This point is about the user experience, and the data gathered when users across the supply chain are exchanging terabytes of data daily. When simultaneously communicating with factories, shippers, and suppliers across many different countries, the back-and-forth interaction must be real-time, and underlying data storage and exchange reliable. Delays and lag times reduce the quality of user experience and cause delays in the flow of product. The technology stack and architectures supporting such products assume a critical role in alleviating concerns. First, redundancy planning becomes critical. When hosted on any of the major public clouds, this typically is easy to solve. Better yet, splitting data hosting and storage across more than one public cloud and using multiple cloud technologies – called a multi-cloud strategy – is a better solution for long-term cloud vendor independence, reliability, and scalability.
2) Real-time language translation
Real-time translation is a perfect example of a feature not as important with collaboration applications built for intra-organization interaction. But the feature set assumes critical importance for supply chain collaboration. From our research, the value chain for a company larger than $50M in revenue spreads across an average of twelve countries, and the branches spread even wider as the company gets larger. It is essential that any user can communicate with all other users dispersed globally without being constrained by the spoken or written language of the users at the receiving end of the communication. From a database standpoint, the product needs to have a central language for storing this unstructured data so that dashboards and analytics of such unstructured data can be harmonized and reported in one language.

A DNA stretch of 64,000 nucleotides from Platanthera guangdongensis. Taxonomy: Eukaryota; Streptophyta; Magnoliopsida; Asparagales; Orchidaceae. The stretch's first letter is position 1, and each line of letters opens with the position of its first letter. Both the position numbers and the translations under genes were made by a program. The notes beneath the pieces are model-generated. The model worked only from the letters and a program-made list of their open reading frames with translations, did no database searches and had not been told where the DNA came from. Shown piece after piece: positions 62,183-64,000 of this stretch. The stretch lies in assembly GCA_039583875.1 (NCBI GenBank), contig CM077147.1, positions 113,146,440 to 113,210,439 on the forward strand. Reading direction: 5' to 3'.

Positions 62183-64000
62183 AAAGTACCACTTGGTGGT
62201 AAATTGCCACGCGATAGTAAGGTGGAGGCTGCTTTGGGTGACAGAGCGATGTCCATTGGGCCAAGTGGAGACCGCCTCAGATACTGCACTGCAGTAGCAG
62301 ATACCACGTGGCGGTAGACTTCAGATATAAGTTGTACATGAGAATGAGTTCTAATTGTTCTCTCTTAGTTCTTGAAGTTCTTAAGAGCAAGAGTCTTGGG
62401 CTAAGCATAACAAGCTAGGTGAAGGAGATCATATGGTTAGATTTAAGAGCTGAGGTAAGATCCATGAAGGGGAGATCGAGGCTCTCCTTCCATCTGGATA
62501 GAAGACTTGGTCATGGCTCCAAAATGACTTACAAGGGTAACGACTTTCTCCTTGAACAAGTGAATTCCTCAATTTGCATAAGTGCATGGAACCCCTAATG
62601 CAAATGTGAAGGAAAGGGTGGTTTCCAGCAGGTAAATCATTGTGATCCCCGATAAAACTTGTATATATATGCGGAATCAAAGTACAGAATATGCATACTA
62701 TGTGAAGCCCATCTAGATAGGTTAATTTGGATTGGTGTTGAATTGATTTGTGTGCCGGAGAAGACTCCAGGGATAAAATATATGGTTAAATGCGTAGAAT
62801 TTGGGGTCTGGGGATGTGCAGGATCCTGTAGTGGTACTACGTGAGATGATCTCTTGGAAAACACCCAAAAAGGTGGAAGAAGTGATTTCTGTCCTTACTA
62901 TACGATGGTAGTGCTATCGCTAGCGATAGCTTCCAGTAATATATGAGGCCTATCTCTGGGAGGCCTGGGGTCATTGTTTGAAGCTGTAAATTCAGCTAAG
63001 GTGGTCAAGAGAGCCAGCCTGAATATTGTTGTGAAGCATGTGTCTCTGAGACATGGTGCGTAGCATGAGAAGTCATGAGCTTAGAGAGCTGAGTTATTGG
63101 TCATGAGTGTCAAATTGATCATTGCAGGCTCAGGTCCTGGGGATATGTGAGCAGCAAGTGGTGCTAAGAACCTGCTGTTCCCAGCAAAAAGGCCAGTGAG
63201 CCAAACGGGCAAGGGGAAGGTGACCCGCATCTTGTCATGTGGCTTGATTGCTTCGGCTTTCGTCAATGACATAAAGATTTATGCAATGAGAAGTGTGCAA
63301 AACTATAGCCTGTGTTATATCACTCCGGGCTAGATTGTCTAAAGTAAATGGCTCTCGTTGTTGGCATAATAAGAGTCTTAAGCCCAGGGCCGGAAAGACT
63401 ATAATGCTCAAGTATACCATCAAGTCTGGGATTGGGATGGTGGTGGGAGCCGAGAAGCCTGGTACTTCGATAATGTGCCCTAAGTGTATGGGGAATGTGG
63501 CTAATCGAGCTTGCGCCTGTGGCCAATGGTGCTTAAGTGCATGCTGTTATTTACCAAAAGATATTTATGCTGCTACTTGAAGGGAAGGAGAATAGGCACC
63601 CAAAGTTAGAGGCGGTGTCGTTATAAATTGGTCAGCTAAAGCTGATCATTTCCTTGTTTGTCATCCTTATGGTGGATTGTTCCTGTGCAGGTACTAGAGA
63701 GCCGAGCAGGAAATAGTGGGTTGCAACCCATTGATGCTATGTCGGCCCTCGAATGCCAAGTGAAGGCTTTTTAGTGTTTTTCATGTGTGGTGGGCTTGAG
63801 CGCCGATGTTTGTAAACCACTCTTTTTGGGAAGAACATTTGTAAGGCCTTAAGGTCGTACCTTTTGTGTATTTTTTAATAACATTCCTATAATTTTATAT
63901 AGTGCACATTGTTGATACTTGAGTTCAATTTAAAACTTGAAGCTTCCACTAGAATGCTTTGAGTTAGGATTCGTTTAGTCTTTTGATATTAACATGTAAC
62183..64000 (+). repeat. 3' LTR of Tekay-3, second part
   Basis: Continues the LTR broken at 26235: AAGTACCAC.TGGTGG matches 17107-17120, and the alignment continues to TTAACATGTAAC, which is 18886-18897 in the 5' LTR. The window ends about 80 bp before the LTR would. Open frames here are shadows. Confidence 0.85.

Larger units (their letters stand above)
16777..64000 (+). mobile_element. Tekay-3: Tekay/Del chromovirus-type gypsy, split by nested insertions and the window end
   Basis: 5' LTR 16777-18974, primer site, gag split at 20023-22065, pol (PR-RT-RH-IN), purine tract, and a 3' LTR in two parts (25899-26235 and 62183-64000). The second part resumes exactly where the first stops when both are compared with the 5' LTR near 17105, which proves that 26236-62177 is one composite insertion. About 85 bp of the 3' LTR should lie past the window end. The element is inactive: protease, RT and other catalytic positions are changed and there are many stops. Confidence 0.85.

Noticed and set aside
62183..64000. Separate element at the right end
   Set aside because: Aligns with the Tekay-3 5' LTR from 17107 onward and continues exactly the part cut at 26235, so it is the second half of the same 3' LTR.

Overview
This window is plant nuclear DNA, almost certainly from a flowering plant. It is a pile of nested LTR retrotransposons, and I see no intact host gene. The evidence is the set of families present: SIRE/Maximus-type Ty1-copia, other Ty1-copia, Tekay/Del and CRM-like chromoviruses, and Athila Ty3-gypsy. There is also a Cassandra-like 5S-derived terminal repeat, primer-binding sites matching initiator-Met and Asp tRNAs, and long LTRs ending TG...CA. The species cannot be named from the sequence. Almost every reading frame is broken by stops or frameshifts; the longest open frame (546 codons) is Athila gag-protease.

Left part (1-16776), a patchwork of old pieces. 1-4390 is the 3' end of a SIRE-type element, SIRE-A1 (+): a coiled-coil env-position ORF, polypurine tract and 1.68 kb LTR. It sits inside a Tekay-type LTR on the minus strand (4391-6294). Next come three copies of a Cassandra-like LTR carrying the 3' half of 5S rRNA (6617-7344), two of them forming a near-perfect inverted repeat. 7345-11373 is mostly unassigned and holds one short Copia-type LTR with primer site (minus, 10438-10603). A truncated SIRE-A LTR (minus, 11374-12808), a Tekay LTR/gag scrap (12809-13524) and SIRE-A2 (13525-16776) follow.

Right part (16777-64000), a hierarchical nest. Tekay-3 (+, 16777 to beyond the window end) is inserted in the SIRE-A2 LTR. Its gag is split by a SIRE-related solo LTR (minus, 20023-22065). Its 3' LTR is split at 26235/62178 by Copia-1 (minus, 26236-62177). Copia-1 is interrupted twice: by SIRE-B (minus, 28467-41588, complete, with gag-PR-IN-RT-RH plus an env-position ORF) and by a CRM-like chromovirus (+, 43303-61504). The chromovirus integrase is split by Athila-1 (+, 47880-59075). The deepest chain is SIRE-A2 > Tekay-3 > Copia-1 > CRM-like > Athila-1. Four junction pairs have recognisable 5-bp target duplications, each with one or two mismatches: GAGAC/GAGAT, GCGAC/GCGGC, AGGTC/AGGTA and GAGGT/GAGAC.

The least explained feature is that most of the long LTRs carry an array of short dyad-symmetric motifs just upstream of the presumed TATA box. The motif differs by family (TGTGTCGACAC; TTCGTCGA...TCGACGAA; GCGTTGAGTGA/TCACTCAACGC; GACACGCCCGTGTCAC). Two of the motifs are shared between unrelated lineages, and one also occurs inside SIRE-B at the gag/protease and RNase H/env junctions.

3) Cross-device compliant and natively built applications across popular devices
Over 80% of users across the supply chain do not use their laptops or computers as the primary device for operations or work. They use their tablets on the factory, shipping, or work floor or use their phones as the primary work device. With such an overwhelming majority not working off laptops, it seems intuitive that product and technology teams aiming to build successful supply chain collaboration systems must invest in engineering teams to build native iPhone and Android applications. They also need to develop native applications on other devices most popular amongst their polled user bases.